A HIGH-PROFILE police crackdown was launched across the capital last week as the Metropolitan Police stepped up its self-titled 'war on crime'. Chronicle reporter Greg Burns took to the streets with Hammersmith and Fulham officers to see the borough's team in action.
AS I WATCHED the door of a suspected drug dealer get smashed in by police I got the feeling it was going to be a bad day to be a criminal in Hammersmith and Fulham.
And so it proved.
It was just past 4pm last Thursday (23/11) and I joined officers from Shepherd's Bush safer neighbourhood team (SNT) as they headed out from their Uxbridge Road base and towards a known drugs den which has been raided countless times in the past.
I call it a den but it was, in fact, anything but. I will come back to that later.
The raid was one of many carried out across the borough each week as police continue targeting dealers in their war trying to stop Class A drugs like heroin and crack cocaine pouring onto the streets.
But this one was part of a London-wide initiative across all 32 boroughs called Operation Hawk.
Called for by the the new Metropolitan Police Commissioner Bernard Hogan-Howe, it saw 4,000 SNTs deployed to act on information passed to them by concerned residents throughout London.
Mr Hogan-Howe said: “It is a renewed emphasis on Safer Neighbourhood Teams making the most of local intelligence and acting on it.”
I have been on raids like this in the past. They normally involve waking up at the crack of dawn and watching as a startled sleeper is woken by the raiding police.
But this time we headed out in the afternoon and parked up around the corner of the suspected three-storey home.
With CCTV believed to be in use by the suspects, officers raced towards the house followed by the sound of the door being caved in.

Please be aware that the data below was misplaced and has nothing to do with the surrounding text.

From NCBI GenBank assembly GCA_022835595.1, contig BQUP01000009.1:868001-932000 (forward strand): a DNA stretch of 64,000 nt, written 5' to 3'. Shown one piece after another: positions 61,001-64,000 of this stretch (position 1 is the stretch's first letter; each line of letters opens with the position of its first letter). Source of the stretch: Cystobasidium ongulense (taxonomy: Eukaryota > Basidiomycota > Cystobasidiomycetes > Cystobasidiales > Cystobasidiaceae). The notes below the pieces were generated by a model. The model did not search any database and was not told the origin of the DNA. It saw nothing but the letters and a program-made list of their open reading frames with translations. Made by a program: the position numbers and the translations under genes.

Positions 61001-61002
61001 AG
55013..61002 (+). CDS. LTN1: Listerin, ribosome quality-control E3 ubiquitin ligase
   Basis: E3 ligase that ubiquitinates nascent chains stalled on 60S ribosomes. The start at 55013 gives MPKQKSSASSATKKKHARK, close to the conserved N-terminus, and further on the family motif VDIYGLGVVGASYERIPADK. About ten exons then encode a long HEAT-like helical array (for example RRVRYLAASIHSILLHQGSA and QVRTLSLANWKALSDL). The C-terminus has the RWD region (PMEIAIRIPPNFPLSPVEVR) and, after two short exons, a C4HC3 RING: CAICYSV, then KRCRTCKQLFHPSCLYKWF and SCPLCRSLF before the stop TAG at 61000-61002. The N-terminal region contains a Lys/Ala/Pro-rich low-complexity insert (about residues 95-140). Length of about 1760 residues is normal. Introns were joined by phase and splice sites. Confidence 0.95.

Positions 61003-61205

The smell of cannabis drifted out into the street and eight people were quickly handcuffed, ready for questioning.
As I approached the house, I expected to find a run-down, squalid pit.
Instead, it was a run-of-the-mill family house. Pictures of children in school uniform were on the walls and everyone inside had politely taken their shoes off at the front door.
The carpets were immaculate and the living room was adorned with a mammoth plasma television screen. The only thing that set it apart from any other normal house was the TV screen in the kitchen flashing CCTV footage of down the street and onto the front door.
It was a far cry from the tatty squats I have seen raided in the past and mainly used as places to take drugs.
And it signalled, to me, a shift in police focus towards those who are profiting from the sale of drugs. The people at the top.
Unfortunately, barring small quantities of cannabis found, police were left frustrated by this recent raid but the message had been sent.
Sergeant Finbar King, of Shepherd's Bush SNT, said: “It is about letting them know that we won't stop. And letting the community know that we will be pro-active.
“If they tell us about something we will investigate it and, if necessary, take action.”
Operation Hawk patrols across the borough also saw a man arrested for drug offences in Parsons Green, while police joined council officers in patrolling parks for dangerous dogs.
Estates were sweeped for weapons with two knives found in Wood Lane Estate while a knife arch at Shepherd's Bush Market saw two arrests.
Chief superintendent Lucy D'Orsi, borough commander, said: “The communities in wards all across H&F are likely to see more operations of this kind from our SNTs who, through their ongoing engagement, will continue to address local crime and safety concerns to help make our local areas safer.”
But while video and photos of Mayor of London Boris Johnson on a south London raid dominated the headlines and were beamed across the capital, local officers were quick to point out that this sort of community policing is an everyday thing in H&F.
Chief inspector Nigel Crane, in charge of SNTs in the borough, said: “I am proud to say that this approach of dealing with root-problems rather than treating just the symptoms is already an embedded 'business as usual' approach by highly motivated and innovative teams in H&F.”
To find out more about your SNT visit www.met.police.uk/saferneighbourhoods. In an emergency always call 999.